Wednesday, January 18, 2012

What's Your Favourite Debut?

Fellow jazz critic Larry Appelbaum posted a Facebook link to John McLaughlin's album Extrapolations today, which caused me to post that I thought it was the best debut album by a jazz artist.

"A bold statement," he replied.

Is it?

Here's how I described how it sounded in my entry on McLaughlin in The Billboard Illustrated Encyclopedia of Jazz & Blues: "Already in place (at age 26) were the remarkably fluid technical facility, diamond-hard tone and harmonic imagination that would set him apart from most jazz guitarists."

What's your vote for best album-length debut by a jazz artist? Bearing in mind that McLaughlin was already a seasoned session musician who had recorded with everyone from Petula Clark to David Bowie, let's keep it fair by limiting it to albums that are the first recordings under a musician's leadership, and of course it has to be an album of original material issued in the LP or CD era (so something like Miles Davis' Birth of the Cool does not qualify).

Wednesday, January 11, 2012

The Best of 2011

Each year, veteran music critic Francis Davis polls dozens of jazz critics for their picks of the best music they heard during the previous 12 months in five categories: overall, reissue, vocal, Latin and debut.

Given the scope of the electorate, this is—hands down—the most extensive survey of recorded jazz (as opposed to, say, the DownBeat Critics Poll, which takes into account both recorded and live music). Formerly published each December in The Village Voice, the poll now is available on Individual ballots are available on Tom Hull's site.

You can find my full ballot here, but here's my top 10:

  1. Marcus Strickland, Triumph Of The Heavy, Volumes 1 & 2
  2. Carol Morgan, Blue Glass Music
  3. Denny Zeitlin, Labyrinth
  4. Erik Friedlander, Bonebridge
  5. Trio Derome Guilbeault Tanguay, Danse à l'Anvers
  6. Joe Lovano Us Five, Bird Songs
  7. Enrico Rava, Tribe
  8. Nordic Connect, Spirals
  9. Sonny Rollins, Road Shows, Volume 2
  10. Lee Konitz/Brad Mehldau/Charlie Haden/Paul Motian, Live At Birdland

Sunday, January 08, 2012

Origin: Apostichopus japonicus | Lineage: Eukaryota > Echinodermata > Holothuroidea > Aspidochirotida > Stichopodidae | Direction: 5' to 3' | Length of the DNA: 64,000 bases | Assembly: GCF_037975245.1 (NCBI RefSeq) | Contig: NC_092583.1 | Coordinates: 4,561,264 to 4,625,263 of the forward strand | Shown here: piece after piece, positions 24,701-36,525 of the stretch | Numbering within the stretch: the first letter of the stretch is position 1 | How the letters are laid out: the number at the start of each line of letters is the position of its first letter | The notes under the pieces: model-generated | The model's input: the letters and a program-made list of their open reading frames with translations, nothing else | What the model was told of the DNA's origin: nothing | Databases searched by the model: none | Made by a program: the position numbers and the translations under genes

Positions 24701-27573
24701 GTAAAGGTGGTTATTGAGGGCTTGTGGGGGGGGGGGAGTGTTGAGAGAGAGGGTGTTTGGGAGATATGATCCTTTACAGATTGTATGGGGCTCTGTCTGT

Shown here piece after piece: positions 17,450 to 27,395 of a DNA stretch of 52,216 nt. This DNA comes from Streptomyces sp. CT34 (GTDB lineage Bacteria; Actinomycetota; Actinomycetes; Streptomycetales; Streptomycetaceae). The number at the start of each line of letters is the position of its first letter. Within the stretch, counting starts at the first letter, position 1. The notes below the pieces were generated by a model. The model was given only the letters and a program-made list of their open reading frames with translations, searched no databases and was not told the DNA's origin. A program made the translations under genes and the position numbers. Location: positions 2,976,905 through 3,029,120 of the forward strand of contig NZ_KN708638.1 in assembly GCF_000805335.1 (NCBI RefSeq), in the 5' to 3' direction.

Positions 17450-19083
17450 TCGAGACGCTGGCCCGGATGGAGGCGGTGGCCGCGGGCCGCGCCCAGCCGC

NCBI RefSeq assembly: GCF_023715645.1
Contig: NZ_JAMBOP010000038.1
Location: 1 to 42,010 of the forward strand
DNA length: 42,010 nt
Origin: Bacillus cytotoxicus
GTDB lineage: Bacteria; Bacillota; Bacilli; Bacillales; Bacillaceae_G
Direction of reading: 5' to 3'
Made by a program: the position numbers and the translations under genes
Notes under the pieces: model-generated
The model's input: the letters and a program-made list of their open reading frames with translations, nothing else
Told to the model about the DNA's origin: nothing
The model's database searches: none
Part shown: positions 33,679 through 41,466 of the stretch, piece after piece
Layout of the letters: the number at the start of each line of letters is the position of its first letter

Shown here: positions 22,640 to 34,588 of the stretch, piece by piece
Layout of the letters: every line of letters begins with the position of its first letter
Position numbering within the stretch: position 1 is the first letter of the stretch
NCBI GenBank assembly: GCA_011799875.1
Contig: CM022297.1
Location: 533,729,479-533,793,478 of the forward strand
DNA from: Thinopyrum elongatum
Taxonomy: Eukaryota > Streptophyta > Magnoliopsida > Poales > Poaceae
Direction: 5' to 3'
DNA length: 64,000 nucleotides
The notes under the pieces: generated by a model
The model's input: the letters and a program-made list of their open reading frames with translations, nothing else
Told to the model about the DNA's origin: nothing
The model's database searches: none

Best of 2011 Coming Up

Francis Davis tells me that will publish the full results of the extensive poll of jazz journalists he conducts this Wednesday.

He tipped voters to a few of the top vote-getters, and I suspect younger people will be disappointed. I'll draw out the suspense by leaving it that the top recording of the year is not the product of someone under 50.

I'm pleased to see that two of my top choices placed in either first or second place in the Vocal and Latin categories, but my top CD—Marcus Strickland's Triumph Of The Heavy, Vol. 1 & 2—didn't come in either first or second.

I'll post my full list after the results appear, and Tom Hull will have all of the voters' ballots on his site around the same time.

Wednesday, January 04, 2012

40-Year Time Machine

I took some time over the holidays to enjoy Will Hermes' new book Love Goes To Buildings On Fire, which chronicles the New York City music scene in the mid-1970s—roughly the period between the opening of CBGB and the release of the first commercial hits by Talking Heads, The Ramones and Blondie, Along the way, Hermes covers the rise and fall of seminal rockers like the New York Dolls, Television and The Heartbreakers, all bands that were heavily influential on my own listening (and partying) habits when I was in college. They remained heavy favourites when I began hosting shows on CKCU-FM in Ottawa.

New York Dolls
The book is very evocative of that era in rock, but what I really enjoyed was the way Hermes moved between the music most people remember from the time and three other equally important strands: jazz, salsa and dance music (which split into the immediately commercial—disco—and the currently commercial—hip hop).

The jazz portions were particularly resonant, given that saxophonist Sam Rivers died during the period when I was reading the book. Like rockers Patti Smith, Richard Hell, David Byrne and others, Rivers took advantage of the crumbling infrastructure, and rock-bottom rents, on the Lower East Side to stake out creative territory. At his Studio Rivbea and drummer Rashied Ali's apartment, the fuse was lit for the rise of the improvised music that was my entree to campus radio—music by artists like David Murray, James Blood Ulmer, Ronald Shannon Jackson, Air and Arthur Blythe.

David Murray
Cast together in the hard-scrabble streets of Alphabet City and points west, the musicians didn't see a lot of difference in what they were trying to accomplish, and as Hermes makes clear there was a lot of cross-pollination between young artists like Smith and Murray. Just lend an ear to Dolls frontman David Johansen's radio program on Sirius XM to understand how broad his tastes are. It's not unusual in Hermes' you-are-there narration to find skinny, young Bruce Springsteen catching a punk set after missing his bus back to the Jersey Shore, or to understand how the cauldrons of Queens and The Bronx served as places where the DIY electronics knowledge of Jamaica met the desires of young men who would use any tool at hand to make a noise and express their creativity.

Along the way, Hermes also peers into the worlds of graffiti artists who aim to pull off the ultimate work of art—a fully decorated set of train cars, minimalists who spend months perfecting a single idea, and uncontrollable adventurers like Johnny Thunders, Alan Vega and Héctor Lavoe, who never found widespread success.

Whether you remember the wild, turbulent, frequently over-reaching, music of the period, or the names are mere legends to you, I recommend the book.